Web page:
Pure road racing in Ireland and Ulster may come to an end soon, partly due to rising public liability insurance costs. In a statement released last November, the organisers of the Ulster GP said the event may not happen in 2020. The Enniskillen 100 will not go ahead this year, and events like the Mid-Antrim 150, where Joey Dunlop and many other Dunlop family racers made their mark over the decades, was cancelled back in 2017.
Sporting event cancellation due to insurance costs is a trend which has already affected the Republic, and not just road racing. Rock climbing, kids play centres, one-off outdoor shows, even GAA team events have all been cancelled, often due to premiums doubling, or trebling year-on-year. Ireland, North and South, is on the verge of losing a huge part of its culture; an entire way of adrenaline-fuelled life is fading into history.
Maybe the big risk isn’t to the racers themselves, but the spectators? As the cost of settling PI claims continues to rise, the idea of underwriting a sport such as road racing, where riders are often airborne at 160mph – just a few metres from spectators – seems exceptionally risky. One serious incident, where a machine leaves the track and hits spectators could see a multi-million pound/euro claim.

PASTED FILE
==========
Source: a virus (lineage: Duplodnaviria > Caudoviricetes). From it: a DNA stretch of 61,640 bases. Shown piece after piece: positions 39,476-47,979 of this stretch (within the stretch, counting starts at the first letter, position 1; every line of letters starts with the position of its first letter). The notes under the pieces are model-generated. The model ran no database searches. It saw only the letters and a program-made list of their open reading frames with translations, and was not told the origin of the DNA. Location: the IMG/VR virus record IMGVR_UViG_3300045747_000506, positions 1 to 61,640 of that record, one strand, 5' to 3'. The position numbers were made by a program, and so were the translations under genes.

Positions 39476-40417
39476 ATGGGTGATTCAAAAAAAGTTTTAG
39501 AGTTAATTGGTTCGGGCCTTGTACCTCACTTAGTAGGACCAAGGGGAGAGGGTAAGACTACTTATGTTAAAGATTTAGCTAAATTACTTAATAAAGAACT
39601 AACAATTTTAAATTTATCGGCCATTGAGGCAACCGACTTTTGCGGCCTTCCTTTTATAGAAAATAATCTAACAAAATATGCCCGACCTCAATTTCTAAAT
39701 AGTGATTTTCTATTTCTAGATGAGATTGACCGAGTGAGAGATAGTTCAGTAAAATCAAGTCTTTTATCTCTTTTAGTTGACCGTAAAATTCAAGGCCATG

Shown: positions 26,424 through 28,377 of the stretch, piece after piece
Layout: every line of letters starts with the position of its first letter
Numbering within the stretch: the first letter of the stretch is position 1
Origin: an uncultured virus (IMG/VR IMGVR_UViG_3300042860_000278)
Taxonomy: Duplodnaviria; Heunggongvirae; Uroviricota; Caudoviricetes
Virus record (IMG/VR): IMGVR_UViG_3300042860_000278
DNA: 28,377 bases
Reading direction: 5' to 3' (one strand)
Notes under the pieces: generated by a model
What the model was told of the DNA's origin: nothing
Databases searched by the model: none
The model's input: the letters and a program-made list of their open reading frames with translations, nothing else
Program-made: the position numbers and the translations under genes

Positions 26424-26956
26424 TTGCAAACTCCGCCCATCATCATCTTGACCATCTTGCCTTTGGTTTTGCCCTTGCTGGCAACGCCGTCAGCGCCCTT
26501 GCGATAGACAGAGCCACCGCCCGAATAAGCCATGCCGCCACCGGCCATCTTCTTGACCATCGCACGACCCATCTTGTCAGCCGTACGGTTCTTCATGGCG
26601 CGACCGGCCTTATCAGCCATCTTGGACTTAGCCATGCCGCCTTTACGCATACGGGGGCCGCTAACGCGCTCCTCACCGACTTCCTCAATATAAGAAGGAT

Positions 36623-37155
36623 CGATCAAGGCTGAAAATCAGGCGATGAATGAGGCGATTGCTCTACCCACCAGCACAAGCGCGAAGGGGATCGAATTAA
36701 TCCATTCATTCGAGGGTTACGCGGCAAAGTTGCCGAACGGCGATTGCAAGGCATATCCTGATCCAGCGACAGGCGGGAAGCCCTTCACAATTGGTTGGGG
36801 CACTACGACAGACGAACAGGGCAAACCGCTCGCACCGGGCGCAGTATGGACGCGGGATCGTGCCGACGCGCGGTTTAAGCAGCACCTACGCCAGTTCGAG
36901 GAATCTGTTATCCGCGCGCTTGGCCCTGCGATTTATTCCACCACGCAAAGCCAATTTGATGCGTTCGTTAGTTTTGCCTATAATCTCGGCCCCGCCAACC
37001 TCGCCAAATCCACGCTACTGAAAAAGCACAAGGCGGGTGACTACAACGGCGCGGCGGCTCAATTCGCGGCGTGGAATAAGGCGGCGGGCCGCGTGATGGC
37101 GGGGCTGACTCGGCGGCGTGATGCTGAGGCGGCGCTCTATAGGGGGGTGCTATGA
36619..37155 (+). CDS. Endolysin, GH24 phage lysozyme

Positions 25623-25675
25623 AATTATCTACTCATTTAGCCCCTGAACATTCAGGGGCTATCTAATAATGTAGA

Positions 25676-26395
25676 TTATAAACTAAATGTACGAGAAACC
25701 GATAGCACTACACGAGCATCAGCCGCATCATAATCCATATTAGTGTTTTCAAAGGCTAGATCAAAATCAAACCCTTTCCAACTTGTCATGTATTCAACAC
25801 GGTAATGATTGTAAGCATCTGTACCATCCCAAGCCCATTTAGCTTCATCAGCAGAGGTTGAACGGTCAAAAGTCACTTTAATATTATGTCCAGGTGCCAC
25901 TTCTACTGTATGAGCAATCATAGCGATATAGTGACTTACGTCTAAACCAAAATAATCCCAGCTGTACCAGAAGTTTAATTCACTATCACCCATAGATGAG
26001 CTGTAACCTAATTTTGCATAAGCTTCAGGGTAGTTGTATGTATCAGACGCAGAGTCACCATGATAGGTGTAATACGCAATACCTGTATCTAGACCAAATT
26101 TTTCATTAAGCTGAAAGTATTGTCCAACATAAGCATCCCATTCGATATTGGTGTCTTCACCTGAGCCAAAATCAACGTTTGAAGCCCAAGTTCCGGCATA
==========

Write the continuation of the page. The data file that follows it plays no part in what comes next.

Everyone in insurance, and road racing, knows that one crash could spell the end of events such as the IOM TT or the NW200. The root of the problem is simple; how do you control thousands of spectators, how do you define duty of care in terms of distance from the action, and enforce roadside safety without huge marshalling and Police costs?
Merv Whyte (Event Director, North West 200), told the BBC: “Overall these are very worrying times. The big issue is the insurance aspect of things, with Public Liability Insurance rising and Personal Accident Insurance also increasing this year.
“Running the North West 200 costs £1m and to try and secure that income is no easy task – it involves working 24/7 to try and keep it going.
“Insurance is going to play a big part in deciding whether the sport will continue over the next three to five years and could eventually kill it off. There are a number of big outstanding claims to settle too which will heap even more cost on organising clubs, while the insurance companies could start to say ‘this is costing us money.”
Ryan Farquhar (Champion rider, team owner/engineer): “It is going down a very slippery slope. Insurance costs, running the bikes – everything is more expensive and there are fewer sponsors involved.
“The best days of road racing are definitely over.”